Rusty Blackhaw (Viburnum rufidulum)

  • Rusty Blackhaw forms a multiple or (occasionally) single-trunked small tree or large shrub, reaching 25 feet in height with an equal spread.  Trunks usually grow no thicker than six inches and arch away from the tree, forming a pleasing, vase-shaped crown. 
  • Leaves are dark green, three inches long, leathery, and extremely glossy. The tree is covered in springtime with striking five-inch-wide clusters of small, white blooms. These flowers are followed by clusters of dark blue, waxy fruits that are extremely popular with wildlife and will occasionally persist on the plant from September throughout the autumn, if not eaten by wildlife.  In fall, Rusty Blackhaw puts on a brilliant display of scarlet red to purple foliage.
  • Rusty Blackhaw will grow and look nice in full sun or partial shade on any reasonably fertile, well-drained soil. The tree will also grow in shade but forms a more open habit and flowering is significantly reduced.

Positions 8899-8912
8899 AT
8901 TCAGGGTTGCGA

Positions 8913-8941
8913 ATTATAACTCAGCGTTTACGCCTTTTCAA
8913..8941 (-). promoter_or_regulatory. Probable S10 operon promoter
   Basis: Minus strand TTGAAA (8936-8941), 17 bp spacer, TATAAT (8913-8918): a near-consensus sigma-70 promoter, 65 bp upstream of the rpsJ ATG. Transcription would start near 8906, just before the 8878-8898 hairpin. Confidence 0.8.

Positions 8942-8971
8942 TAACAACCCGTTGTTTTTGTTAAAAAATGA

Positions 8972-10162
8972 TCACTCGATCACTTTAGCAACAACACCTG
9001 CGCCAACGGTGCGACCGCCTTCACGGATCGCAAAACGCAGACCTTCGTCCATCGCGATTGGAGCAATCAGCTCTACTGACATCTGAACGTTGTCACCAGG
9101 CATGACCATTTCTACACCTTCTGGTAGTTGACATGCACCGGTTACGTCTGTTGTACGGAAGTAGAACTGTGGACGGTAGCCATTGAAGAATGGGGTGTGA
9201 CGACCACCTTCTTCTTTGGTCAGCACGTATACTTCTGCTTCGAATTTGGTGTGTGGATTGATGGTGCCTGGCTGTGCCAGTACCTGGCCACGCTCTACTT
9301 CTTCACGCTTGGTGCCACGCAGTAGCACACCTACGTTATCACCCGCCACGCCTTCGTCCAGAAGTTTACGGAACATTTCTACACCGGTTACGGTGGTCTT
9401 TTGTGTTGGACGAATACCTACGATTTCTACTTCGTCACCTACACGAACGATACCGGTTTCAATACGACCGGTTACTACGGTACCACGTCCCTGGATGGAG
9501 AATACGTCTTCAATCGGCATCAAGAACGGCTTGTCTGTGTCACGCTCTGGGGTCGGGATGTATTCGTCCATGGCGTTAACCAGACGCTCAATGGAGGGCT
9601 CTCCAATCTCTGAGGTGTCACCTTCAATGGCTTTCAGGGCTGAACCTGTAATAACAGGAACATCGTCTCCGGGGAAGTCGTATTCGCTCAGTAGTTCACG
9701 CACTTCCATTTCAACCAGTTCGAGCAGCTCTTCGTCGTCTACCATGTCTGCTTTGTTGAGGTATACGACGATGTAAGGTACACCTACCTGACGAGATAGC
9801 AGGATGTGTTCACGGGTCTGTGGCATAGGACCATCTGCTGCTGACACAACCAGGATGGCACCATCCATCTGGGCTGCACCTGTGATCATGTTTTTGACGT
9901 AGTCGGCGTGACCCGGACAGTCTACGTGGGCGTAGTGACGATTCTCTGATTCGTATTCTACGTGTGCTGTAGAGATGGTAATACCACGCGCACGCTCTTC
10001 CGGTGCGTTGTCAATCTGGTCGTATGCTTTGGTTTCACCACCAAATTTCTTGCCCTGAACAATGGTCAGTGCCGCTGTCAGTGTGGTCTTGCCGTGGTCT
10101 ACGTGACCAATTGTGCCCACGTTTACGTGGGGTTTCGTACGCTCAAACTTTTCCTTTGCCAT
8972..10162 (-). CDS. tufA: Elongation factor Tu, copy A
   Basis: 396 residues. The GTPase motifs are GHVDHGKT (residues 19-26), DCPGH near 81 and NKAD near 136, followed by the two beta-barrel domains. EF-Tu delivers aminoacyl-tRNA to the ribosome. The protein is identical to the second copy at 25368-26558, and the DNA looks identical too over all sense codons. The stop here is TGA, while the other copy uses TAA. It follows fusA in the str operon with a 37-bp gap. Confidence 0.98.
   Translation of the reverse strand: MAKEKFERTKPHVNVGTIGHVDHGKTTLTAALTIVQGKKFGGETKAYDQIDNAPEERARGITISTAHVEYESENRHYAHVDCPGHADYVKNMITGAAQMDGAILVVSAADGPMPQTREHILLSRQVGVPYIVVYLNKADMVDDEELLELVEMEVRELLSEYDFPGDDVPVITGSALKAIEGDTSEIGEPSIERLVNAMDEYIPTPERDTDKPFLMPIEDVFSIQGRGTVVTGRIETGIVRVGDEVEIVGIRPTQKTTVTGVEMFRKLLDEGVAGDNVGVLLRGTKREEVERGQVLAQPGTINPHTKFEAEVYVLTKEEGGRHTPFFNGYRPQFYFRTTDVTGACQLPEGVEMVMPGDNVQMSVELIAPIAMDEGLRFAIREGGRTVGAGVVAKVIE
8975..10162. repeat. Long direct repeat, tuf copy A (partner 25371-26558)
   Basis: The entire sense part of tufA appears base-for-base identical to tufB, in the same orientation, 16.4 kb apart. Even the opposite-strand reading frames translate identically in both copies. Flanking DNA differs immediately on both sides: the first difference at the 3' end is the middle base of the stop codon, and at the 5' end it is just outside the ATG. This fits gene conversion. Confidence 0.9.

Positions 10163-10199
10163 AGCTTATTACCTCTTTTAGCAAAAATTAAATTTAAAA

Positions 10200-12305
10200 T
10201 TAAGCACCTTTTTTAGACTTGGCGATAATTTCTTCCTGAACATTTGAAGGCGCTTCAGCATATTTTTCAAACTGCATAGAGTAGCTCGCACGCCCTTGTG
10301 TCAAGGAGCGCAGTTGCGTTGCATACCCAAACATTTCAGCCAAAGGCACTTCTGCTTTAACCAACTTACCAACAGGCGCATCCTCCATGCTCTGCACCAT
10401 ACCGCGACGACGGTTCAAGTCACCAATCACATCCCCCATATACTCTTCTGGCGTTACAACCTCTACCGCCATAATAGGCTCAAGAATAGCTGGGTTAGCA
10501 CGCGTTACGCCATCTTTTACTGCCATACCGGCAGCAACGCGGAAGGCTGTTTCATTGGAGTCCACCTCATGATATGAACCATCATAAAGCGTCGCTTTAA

• Although tolerant of drought, it will not tolerate compacted soil. This would be a good tree for planting beneath power lines and in other limited space areas. Useful as a hedge, specimen, or border tree, this deciduous tree adapts well to urban areas. Pests are usually not a major problem.

    Information Source: Viburnum rufidulum: Rusty Blackhaw

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Photos by Alicia Lamborn